Sonja Puntscher Riekmann/ Doris Wydra, Representation in the European State of Emergency:Parliaments against Governments?

“If governments allow themselves to be entirely bound to the decisions of their parliament, without protecting their own freedom to act, a break up of Europe would be a more probable outcome than deeper integration.” The statement of the Italian Prime Minister and head of the so-called “governo tecnico” is one remarkable instance for colliding visions of representation in  EU  member  states  affected  by  the  financial  crisis.  It bares an old problem of representation:   that   is,   representation   of   the   whole   versus   representation   of   the   parts. National  parliaments  are  called  to endorse  the European  decisions  of  their  governments  and  simultaneously  to  sell  the  sacrifices  to their   constituencies.   This   development   is   conducive   to   clashes   between   parliaments   and governments.  The  collision occurs between governments representing the Euro  and  Europe  and  national  parliaments  representing  national  voters’  interests.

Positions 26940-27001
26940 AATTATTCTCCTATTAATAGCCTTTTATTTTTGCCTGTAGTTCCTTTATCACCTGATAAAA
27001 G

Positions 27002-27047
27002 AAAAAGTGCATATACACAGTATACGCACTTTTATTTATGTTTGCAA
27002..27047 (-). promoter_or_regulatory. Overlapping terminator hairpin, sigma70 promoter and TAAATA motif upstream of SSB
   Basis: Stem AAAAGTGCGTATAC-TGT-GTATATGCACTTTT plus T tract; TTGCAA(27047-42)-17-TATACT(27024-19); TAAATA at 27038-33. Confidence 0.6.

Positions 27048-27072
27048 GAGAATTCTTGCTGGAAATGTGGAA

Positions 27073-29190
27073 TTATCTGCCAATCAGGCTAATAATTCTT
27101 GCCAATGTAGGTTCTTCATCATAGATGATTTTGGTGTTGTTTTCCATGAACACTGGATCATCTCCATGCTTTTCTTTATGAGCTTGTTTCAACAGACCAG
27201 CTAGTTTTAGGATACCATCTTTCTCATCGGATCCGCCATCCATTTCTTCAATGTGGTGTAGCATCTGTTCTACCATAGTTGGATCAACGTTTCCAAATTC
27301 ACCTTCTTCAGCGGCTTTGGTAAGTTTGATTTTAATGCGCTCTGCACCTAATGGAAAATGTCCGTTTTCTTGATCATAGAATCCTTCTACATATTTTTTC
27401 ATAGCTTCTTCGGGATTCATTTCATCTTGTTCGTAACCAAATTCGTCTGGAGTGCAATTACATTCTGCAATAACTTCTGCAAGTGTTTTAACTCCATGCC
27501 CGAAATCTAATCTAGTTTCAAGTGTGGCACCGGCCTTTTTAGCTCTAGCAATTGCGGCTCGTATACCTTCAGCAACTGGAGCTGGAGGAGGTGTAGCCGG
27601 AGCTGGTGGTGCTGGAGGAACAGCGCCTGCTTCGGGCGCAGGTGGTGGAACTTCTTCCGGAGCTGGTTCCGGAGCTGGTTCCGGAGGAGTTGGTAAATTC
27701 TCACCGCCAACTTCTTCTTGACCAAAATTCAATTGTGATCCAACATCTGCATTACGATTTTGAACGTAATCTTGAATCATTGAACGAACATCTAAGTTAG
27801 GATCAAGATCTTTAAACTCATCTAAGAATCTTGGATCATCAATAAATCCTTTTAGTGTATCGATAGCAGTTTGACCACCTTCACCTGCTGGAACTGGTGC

Nevertheless in  the period  of  analysis  (2010-2012)  the  governments  generally  succeeded  in  commanding  the  majority  needed  to  pass  relevant  legislation, whereby most intriguingly majorities were repeatedly formed by government and opposition parties.  We are interested in the analysis of how this came about, how MPs argued over and negotiated the outcome. The hypothesis is twofold: First, we expect that despite reservations the majority consents because  entrapped  in  a  European discourse,  building  on  arguments  of  how  the  rescue mechanisms are to the best to European as well as national interests. Second, budget competence being the “crown jewel” of parliaments these are anxious to keep control of decisions taken at the European  level  and  have  to  be  satisfied  through  side-payments  or  constitutional  concessions strengthening their control function.
To test our hypothesis we analyzed parliamentary debates and negotiations of national parliaments in three member states: Germany, Italy and Austria.